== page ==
I will freely admit that my room, when I’m living in it, is a mess. However, I will also – as I have already on several occasions – stress the difference between mess and dirt. My room is messy, not dirty. Now that we’ve gotten that clarification out of the way, let’s focus on the mess.
It drives my mother crazy. I’ve heard the words ‘whole world’s junk’ muttered more than once.
I keep meaning to clear it out but never do. Am I that lazy? Ok, maybe a little when it comes to putting away clothes, shoes, bags etc etc. But even if I did, even without all those things, I have clutter, and lots of it. So what is all that stuff, that pasaaraa as my grandmother used to say – why do I have it, and more importantly, why do I keep it?
I’ve recently been reading Daniel Miller’s The Comfort of Things, which is what got me thinking about all this. The author, an Anthropologist, went door to door along a random London street and interviewed thirty residents, studying their lives and personalities through things – things they had, collected and kept, and things they didn’t. Quite fascinating. As a result, I’ve been wondering about what might be made of me, viewed through my room and my things.
So, writing this, I look around. There’s the stuffed camel from Morocco, sand from the Sahara, bell from Macao, disc-like replica artefact from Crete, a Boston lobster, postcards from Sevilla, a Chinese finger-trap (I kid you not, one of the coolest objects I own), an evil-eye charm from Turkey, prints of New York and Bath, Portuguese dolls, a Kathakali mask, a British pub sign, an Egyptian papyrus painting, a scarab beetle, a hippo from South Africa, random wooden figurines from elsewhere on the African continent, more postcards from London, the British Museum and the Tate Modern….its not quite the whole world but I could actually go on.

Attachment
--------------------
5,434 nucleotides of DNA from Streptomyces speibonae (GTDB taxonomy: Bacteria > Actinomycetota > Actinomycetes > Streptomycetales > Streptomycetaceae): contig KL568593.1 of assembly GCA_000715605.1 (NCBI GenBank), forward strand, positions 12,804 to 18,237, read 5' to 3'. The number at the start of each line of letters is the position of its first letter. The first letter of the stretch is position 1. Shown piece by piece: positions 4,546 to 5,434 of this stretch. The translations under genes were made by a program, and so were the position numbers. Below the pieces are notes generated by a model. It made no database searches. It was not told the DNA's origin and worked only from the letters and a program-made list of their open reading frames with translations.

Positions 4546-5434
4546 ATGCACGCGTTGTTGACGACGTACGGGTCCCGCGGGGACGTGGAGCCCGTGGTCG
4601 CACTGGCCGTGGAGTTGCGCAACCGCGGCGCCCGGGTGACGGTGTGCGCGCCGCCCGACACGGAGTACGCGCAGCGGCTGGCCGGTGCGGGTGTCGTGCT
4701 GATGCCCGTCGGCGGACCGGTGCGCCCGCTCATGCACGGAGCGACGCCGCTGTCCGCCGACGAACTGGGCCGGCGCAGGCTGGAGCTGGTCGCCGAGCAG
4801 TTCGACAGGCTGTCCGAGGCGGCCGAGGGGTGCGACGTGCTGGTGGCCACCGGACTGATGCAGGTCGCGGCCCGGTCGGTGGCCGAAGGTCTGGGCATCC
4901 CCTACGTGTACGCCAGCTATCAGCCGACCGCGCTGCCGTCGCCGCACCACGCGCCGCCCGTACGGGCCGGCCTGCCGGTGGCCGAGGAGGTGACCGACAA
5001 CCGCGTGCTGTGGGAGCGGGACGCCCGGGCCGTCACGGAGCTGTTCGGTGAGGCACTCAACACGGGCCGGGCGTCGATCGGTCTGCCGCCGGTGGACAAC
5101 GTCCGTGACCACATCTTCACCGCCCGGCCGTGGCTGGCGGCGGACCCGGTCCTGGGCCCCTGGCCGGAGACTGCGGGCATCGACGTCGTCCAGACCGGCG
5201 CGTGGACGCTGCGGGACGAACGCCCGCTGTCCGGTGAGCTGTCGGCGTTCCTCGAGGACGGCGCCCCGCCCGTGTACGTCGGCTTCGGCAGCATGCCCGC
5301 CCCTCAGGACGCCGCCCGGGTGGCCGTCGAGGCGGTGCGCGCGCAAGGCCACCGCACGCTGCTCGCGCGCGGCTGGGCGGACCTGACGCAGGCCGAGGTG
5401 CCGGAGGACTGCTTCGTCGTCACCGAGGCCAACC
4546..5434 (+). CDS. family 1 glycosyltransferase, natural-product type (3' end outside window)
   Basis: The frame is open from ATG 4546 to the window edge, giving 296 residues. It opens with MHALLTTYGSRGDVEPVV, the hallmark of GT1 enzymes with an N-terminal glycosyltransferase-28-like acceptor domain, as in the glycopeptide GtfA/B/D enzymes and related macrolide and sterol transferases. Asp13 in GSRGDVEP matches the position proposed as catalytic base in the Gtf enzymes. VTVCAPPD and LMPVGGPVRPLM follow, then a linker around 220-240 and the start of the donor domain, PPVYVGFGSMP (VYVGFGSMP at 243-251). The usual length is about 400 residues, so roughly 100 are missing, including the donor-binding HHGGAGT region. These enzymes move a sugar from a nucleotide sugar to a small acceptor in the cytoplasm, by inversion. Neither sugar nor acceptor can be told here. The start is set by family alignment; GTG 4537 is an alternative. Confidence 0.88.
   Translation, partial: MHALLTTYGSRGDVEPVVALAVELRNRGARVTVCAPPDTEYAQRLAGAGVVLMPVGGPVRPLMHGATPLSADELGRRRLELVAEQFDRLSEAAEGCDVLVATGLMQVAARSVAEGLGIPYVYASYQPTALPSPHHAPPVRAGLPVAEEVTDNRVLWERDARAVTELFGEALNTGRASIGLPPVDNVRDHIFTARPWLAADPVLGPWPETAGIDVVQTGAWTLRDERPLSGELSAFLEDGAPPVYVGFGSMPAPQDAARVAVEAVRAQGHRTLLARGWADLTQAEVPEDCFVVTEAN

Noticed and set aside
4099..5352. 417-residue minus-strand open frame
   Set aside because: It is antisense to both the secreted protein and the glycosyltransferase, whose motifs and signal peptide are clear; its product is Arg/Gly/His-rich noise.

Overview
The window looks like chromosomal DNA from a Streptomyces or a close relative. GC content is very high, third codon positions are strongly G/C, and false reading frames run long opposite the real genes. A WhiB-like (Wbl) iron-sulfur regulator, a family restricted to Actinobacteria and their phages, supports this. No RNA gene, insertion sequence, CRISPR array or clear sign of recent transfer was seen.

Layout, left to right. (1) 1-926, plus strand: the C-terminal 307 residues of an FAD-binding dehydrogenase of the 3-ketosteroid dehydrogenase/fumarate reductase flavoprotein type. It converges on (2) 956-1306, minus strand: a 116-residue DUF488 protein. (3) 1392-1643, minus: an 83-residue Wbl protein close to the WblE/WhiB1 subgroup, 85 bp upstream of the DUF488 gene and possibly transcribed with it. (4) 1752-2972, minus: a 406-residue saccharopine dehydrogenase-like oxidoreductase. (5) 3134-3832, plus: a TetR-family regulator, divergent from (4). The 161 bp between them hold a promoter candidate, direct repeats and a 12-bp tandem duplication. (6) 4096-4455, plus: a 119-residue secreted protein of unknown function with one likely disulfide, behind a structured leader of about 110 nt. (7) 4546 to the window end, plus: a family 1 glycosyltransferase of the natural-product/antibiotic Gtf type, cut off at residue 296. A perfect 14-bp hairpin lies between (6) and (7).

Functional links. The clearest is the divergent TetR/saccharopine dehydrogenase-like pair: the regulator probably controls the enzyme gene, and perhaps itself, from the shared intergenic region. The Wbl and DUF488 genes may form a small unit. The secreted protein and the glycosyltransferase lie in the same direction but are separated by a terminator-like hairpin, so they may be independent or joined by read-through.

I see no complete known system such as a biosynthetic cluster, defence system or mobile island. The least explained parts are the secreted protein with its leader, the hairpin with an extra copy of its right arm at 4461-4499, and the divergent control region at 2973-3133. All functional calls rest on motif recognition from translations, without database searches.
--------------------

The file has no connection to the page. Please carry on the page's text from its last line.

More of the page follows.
I don’t know if its Anthropology, but I detect an obvious pattern.
I also see Teach Yourself Portuguese and Spanish books (not that I speak either language at the moment!), ooh and the clincher – a collection of Lonely Planets.
Have I been to all these places? Some, yes. The others, they’re on my ‘one day’ list. Along with absolutely everywhere else.
Because, I love travel – local, national, international – travel of any and every kind. There is little that gives me more joy than ticket bookings. I plan my life according to holidays I want to take, sometimes years into the future, often ones I will probably never be able to afford.
In his first two chapters, Miller juxtaposes an empty life, in a house devoid of objects and the meanings and memories those objects possess, with a life brimming with meaning, love and connections in a home that is full of things collected, made, treasured. I’d rather live the latter kind of life.
So perhaps my mess, my pasaaraa, is more than just that. I’d rather imagine it to be evidence of happy, exciting times, and the promise, even just the possibility, of more someday in the future. In the meantime, I’ll keep my collection, my mess…. along with that globe on my desk…